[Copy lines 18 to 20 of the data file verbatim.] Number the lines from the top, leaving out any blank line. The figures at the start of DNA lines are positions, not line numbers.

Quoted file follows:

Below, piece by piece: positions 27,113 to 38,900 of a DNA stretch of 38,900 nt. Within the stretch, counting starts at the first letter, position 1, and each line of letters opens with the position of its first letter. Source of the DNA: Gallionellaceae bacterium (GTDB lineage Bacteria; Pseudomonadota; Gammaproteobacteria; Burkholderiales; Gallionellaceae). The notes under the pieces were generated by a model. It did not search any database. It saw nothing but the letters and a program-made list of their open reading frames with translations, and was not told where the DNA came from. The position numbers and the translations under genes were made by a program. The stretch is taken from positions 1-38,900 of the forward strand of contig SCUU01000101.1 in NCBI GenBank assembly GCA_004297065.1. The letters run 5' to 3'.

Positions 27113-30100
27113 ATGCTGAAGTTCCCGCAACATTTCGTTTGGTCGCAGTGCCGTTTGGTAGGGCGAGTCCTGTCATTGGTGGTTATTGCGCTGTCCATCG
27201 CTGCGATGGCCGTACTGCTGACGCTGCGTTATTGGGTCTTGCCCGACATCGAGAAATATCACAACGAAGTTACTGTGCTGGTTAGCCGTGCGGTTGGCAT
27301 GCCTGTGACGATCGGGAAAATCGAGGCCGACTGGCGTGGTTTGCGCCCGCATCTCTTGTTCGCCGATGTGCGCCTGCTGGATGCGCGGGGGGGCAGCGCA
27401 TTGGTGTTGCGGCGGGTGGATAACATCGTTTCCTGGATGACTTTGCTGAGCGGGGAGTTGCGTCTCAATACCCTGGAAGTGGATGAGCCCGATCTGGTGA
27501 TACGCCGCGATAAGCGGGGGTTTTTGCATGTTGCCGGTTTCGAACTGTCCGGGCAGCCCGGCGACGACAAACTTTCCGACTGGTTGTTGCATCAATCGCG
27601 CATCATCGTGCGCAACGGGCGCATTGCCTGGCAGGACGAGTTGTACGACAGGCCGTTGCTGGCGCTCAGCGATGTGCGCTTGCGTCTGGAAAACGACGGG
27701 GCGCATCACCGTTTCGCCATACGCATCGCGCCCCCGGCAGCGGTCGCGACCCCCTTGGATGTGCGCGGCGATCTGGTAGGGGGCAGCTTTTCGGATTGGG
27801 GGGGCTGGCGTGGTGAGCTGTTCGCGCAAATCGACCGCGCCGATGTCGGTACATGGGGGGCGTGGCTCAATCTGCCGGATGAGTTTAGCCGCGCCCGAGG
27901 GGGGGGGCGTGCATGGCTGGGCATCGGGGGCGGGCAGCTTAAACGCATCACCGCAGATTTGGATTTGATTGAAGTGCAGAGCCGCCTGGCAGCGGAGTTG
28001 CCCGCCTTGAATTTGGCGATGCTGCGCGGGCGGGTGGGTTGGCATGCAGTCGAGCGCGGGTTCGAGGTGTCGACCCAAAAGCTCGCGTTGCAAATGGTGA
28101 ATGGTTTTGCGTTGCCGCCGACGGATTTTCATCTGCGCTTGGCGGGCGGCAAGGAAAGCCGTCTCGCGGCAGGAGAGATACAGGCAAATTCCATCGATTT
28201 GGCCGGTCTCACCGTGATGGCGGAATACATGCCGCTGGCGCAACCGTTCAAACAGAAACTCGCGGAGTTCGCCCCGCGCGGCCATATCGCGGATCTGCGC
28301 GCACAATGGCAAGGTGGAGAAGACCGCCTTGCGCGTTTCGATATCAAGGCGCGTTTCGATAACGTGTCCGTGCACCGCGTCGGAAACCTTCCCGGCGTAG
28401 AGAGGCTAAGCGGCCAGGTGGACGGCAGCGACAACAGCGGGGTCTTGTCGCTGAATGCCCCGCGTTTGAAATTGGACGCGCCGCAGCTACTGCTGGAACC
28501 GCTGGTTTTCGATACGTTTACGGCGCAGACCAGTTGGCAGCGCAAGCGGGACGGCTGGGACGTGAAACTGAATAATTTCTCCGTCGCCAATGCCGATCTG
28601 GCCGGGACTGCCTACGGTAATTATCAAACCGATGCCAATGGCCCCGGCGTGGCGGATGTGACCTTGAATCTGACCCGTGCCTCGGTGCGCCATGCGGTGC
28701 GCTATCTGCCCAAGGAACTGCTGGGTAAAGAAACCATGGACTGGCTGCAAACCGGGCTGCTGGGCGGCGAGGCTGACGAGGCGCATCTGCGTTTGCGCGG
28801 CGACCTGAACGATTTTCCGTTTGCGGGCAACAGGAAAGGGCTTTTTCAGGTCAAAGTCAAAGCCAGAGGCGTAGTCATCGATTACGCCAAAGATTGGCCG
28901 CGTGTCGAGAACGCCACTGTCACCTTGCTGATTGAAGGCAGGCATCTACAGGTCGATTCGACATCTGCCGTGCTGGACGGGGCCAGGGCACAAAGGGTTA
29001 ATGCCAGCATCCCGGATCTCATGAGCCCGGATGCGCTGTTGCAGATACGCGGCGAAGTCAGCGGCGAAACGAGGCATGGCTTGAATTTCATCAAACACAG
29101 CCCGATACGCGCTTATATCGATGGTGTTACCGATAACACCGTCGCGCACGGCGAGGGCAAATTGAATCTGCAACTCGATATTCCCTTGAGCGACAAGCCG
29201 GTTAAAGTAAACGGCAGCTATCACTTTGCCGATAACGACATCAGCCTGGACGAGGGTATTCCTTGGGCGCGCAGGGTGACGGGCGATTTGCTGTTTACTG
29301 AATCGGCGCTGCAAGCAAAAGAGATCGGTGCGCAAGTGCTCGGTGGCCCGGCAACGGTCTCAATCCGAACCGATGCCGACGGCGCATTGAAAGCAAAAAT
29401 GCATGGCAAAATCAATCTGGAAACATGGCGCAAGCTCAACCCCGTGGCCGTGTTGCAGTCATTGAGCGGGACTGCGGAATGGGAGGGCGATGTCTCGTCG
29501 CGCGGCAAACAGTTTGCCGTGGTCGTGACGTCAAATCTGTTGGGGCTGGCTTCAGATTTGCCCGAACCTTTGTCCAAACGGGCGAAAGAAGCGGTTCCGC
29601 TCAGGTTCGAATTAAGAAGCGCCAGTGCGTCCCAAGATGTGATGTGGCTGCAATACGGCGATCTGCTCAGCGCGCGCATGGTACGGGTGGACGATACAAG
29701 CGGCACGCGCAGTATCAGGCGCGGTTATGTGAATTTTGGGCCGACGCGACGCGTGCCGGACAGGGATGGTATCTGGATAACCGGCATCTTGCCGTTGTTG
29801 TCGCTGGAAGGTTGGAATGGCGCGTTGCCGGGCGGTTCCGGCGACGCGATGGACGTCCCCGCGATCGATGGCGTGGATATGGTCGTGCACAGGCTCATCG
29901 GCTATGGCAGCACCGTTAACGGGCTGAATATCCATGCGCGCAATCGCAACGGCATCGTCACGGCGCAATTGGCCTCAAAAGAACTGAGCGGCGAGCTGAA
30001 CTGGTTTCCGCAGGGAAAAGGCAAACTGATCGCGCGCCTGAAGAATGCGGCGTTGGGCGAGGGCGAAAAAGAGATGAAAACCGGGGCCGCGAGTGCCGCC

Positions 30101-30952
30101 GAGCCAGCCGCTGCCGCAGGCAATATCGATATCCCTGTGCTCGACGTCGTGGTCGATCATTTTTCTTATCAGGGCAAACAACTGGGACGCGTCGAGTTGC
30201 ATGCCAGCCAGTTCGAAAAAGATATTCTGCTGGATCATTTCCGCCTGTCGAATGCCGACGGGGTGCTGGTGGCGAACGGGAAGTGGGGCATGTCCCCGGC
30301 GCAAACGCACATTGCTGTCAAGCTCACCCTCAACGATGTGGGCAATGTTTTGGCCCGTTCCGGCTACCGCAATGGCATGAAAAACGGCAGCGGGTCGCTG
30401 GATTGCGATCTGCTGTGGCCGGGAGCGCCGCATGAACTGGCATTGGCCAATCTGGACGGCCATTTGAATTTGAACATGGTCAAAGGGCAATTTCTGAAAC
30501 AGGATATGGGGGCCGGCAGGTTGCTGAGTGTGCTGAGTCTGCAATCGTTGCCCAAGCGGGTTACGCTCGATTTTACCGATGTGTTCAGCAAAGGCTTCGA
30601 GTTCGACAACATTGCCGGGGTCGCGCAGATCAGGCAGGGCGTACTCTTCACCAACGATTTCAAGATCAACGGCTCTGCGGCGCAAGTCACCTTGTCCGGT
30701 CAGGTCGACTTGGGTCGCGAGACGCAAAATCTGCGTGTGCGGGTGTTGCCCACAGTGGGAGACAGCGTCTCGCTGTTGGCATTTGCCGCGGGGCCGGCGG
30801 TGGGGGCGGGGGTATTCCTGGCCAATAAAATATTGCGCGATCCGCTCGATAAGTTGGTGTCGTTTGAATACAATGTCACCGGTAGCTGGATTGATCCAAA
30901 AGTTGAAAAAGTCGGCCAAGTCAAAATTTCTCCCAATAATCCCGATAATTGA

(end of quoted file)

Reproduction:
28601 GCCGGGACTGCCTACGGTAATTATCAAACCGATGCCAATGGCCCCGGCGTGGCGGATGTGACCTTGAATCTGACCCGTGCCTCGGTGCGCCATGCGGTGC
28701 GCTATCTGCCCAAGGAACTGCTGGGTAAAGAAACCATGGACTGGCTGCAAACCGGGCTGCTGGGCGGCGAGGCTGACGAGGCGCATCTGCGTTTGCGCGG
28801 CGACCTGAACGATTTTCCGTTTGCGGGCAACAGGAAAGGGCTTTTTCAGGTCAAAGTCAAAGCCAGAGGCGTAGTCATCGATTACGCCAAAGATTGGCCG